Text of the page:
The late motivational speaker and author, Zig Ziglar, coined the phrase "automobile university," to refer to the use of the time spent behind the wheel to expand one's education. He suggested that many drivers can increase their knowledge about a variety of subjects quite a lot during their drive time.
For close to 30 years I have been an active student in this university, initially taking advantage of the various cassettes (now CDs) from Nightingale-Conant. They offer a very wide variety of speakers and topics. In fact, it was from listening to one of these sets that I got the idea to go off on my own and start a company (The Spaulding Group), which has now been in business for 23 years.
In 2009, a friend and client turned me onto Audible.com, which offers access to a tremendous number of books, covering all types of subjects and genres. A year or two before, I had begun to buy books on CD, as a way to expand my reading while listening (I still read a great deal the old fashioned way, but figured that by listening, too, I'd expand my reading experience even more). Audible.com provides a more efficient, expansive, and less expensive way to do this.
I drive more than 20,000 miles a year, so the time available to listen to these books (which I download to my iPod) are extensive. While I could be listening to the radio or perhaps music, I generally prefer to spend the time listening to books. I feel that it's a much better use of my time. It allows me access to more information and education, as well as to books that I had never gotten around to reading before.
My taste in reading is quite varied, and this resource is quite helpful in allowing me to invest my time wisely. For example, I've listened to classics in literature (e.g., Dostoevsky's The Idiot and The Brothers Karamazov, F. Scott Fitzgerald's The Great Gatsby, Thoreau's Walden, Cervantes' Don Quixote, and Hugo's Les Miserable; business books such as Wessel's In Fed We Trust, Greenspan's The Age of Turbulence, Paulson's On the Brink, and Zuckerman's The Greatest Trade Ever Made; contemporary fiction, such as works by Baldacci (who I've come to like) and Howe's The Physick Book of Deliverance Dane; political books, such as Ayn Rand's Atlas Shrugged and Gibbs' The Presidents' Club; as well as autobiographies, such as Massie's Peter the Great and Catherine the Great. In all, around100 books. Some are fairly short (eight hours or less) while others can be quite long (e.g., Atlas Shrugged was 63 hours and Les Miserables was more than 60 hours). For the most part, the books are unabridged, so you're getting the full book.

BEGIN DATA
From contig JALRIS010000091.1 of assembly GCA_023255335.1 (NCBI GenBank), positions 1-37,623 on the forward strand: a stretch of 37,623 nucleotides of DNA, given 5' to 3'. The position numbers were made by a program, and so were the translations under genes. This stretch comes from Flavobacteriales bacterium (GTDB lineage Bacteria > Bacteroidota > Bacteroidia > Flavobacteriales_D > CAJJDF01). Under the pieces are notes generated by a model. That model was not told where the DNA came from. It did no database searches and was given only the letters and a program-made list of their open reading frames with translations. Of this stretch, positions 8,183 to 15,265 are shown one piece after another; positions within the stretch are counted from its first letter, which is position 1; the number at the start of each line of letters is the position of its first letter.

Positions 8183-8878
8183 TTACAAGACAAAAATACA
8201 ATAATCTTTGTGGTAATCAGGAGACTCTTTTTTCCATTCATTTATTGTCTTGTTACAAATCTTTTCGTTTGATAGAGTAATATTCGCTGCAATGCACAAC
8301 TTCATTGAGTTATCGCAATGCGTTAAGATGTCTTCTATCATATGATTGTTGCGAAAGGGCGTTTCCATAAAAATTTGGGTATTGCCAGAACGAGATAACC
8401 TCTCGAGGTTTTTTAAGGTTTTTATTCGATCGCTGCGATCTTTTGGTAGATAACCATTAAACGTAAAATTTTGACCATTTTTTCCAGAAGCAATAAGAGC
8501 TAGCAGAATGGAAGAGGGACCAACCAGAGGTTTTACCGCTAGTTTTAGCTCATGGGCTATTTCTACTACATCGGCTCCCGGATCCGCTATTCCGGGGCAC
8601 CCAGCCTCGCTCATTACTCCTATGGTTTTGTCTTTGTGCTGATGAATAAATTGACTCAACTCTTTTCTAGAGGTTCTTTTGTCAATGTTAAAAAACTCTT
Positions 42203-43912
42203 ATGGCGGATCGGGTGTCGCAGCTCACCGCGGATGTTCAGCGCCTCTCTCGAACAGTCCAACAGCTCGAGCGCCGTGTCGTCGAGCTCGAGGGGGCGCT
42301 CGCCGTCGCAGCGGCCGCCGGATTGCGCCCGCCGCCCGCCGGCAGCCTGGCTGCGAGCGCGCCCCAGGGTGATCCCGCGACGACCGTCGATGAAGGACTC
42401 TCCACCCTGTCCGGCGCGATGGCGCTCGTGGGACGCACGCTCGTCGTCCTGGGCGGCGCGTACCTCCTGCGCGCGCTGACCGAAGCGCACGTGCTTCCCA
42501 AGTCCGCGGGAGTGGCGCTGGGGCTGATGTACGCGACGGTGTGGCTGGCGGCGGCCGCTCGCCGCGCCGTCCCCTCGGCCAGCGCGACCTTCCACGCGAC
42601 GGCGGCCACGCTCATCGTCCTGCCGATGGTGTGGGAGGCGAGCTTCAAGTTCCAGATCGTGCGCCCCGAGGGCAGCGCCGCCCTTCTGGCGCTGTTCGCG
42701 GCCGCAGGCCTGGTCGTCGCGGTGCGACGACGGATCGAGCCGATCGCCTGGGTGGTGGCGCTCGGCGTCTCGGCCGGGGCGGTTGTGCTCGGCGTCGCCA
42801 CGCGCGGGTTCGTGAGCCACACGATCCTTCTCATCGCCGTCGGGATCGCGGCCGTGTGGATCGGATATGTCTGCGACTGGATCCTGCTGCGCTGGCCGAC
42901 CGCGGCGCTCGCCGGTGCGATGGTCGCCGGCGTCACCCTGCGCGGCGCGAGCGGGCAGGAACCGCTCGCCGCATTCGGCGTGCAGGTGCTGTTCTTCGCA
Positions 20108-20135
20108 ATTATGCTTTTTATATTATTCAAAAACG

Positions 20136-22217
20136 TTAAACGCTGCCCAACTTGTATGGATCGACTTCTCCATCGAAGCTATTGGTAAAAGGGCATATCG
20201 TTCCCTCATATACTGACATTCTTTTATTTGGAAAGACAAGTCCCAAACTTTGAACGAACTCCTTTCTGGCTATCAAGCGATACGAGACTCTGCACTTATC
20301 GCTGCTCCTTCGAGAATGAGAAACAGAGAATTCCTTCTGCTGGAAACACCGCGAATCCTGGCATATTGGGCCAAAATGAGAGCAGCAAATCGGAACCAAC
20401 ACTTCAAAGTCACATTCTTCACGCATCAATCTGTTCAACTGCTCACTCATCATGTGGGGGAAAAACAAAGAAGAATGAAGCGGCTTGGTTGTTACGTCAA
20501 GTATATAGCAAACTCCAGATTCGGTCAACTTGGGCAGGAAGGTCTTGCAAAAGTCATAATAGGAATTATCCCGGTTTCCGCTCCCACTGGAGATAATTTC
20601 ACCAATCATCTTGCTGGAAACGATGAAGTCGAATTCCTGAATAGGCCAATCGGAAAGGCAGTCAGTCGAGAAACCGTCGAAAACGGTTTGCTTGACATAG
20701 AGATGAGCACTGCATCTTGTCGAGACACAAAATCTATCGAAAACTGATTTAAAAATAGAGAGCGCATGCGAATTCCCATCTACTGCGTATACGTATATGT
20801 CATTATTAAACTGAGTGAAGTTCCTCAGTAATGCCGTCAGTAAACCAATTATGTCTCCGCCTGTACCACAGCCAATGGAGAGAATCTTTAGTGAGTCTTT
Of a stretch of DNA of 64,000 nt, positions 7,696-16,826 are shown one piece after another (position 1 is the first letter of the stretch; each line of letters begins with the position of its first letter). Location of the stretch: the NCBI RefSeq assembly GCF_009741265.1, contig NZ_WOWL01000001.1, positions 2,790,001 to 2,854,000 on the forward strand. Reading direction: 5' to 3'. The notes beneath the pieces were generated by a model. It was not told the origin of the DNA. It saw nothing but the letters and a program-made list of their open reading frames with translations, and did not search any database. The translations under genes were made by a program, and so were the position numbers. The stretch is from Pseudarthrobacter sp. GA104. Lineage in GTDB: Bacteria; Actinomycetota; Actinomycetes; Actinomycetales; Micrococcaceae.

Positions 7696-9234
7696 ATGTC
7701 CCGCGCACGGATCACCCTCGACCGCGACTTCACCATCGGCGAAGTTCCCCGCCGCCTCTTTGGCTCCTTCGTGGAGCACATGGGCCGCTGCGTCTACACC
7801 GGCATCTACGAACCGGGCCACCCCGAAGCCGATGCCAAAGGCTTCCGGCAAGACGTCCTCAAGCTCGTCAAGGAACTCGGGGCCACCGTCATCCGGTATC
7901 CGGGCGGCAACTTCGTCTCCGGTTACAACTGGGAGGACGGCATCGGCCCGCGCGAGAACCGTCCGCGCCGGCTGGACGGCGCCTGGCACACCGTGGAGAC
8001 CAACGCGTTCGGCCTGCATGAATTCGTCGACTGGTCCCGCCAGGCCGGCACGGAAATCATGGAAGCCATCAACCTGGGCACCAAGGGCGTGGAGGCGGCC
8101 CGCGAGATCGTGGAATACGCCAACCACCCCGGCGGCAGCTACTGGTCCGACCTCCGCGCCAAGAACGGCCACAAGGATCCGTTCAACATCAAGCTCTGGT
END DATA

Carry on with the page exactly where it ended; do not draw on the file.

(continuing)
In addition to listening while I drive, I also listen while I exercise, which I try to do several times a week (on an elliptical, for 45 minutes).
I strongly recommend that you consider enrolling in Automobile University. There are probably other resources than Audible.com, though I find it (Audible.com) to be reasonably priced (you pay a monthly fee, which allows you access to recorded books that would normally cost much more than the fee itself). You can also make additional purchases, which I've done a few times. Note that they offer discounted pricing for the first three months, which provides a great way to try it out. I suggest you do!